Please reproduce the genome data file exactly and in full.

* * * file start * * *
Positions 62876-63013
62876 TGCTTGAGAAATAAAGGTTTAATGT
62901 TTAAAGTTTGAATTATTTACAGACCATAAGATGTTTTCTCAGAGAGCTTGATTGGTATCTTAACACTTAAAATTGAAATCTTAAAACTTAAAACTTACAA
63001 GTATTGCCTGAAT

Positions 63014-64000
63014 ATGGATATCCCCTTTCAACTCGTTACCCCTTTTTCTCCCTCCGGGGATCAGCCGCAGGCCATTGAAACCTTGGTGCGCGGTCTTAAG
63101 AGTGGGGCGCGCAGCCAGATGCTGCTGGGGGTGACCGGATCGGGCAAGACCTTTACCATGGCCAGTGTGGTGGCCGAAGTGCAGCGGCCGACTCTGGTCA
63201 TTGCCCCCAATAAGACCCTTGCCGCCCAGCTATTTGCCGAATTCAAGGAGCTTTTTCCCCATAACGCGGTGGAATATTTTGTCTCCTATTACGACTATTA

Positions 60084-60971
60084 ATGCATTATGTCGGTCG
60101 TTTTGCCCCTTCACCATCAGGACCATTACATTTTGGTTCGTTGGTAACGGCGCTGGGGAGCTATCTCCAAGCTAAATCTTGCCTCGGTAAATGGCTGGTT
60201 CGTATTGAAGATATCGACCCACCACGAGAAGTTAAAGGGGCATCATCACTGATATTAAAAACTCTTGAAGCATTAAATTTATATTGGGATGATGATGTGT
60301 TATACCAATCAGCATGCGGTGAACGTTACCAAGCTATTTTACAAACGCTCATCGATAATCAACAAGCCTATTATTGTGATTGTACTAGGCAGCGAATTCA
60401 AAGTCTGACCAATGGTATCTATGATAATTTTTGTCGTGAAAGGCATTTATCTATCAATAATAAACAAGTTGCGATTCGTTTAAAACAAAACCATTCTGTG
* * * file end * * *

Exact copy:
Positions 62876-63013
62876 TGCTTGAGAAATAAAGGTTTAATGT
62901 TTAAAGTTTGAATTATTTACAGACCATAAGATGTTTTCTCAGAGAGCTTGATTGGTATCTTAACACTTAAAATTGAAATCTTAAAACTTAAAACTTACAA
63001 GTATTGCCTGAAT

Positions 63014-64000
63014 ATGGATATCCCCTTTCAACTCGTTACCCCTTTTTCTCCCTCCGGGGATCAGCCGCAGGCCATTGAAACCTTGGTGCGCGGTCTTAAG
63101 AGTGGGGCGCGCAGCCAGATGCTGCTGGGGGTGACCGGATCGGGCAAGACCTTTACCATGGCCAGTGTGGTGGCCGAAGTGCAGCGGCCGACTCTGGTCA
63201 TTGCCCCCAATAAGACCCTTGCCGCCCAGCTATTTGCCGAATTCAAGGAGCTTTTTCCCCATAACGCGGTGGAATATTTTGTCTCCTATTACGACTATTA

Positions 60084-60971
60084 ATGCATTATGTCGGTCG
60101 TTTTGCCCCTTCACCATCAGGACCATTACATTTTGGTTCGTTGGTAACGGCGCTGGGGAGCTATCTCCAAGCTAAATCTTGCCTCGGTAAATGGCTGGTT
60201 CGTATTGAAGATATCGACCCACCACGAGAAGTTAAAGGGGCATCATCACTGATATTAAAAACTCTTGAAGCATTAAATTTATATTGGGATGATGATGTGT
60301 TATACCAATCAGCATGCGGTGAACGTTACCAAGCTATTTTACAAACGCTCATCGATAATCAACAAGCCTATTATTGTGATTGTACTAGGCAGCGAATTCA
60401 AAGTCTGACCAATGGTATCTATGATAATTTTTGTCGTGAAAGGCATTTATCTATCAATAATAAACAAGTTGCGATTCGTTTAAAACAAAACCATTCTGTG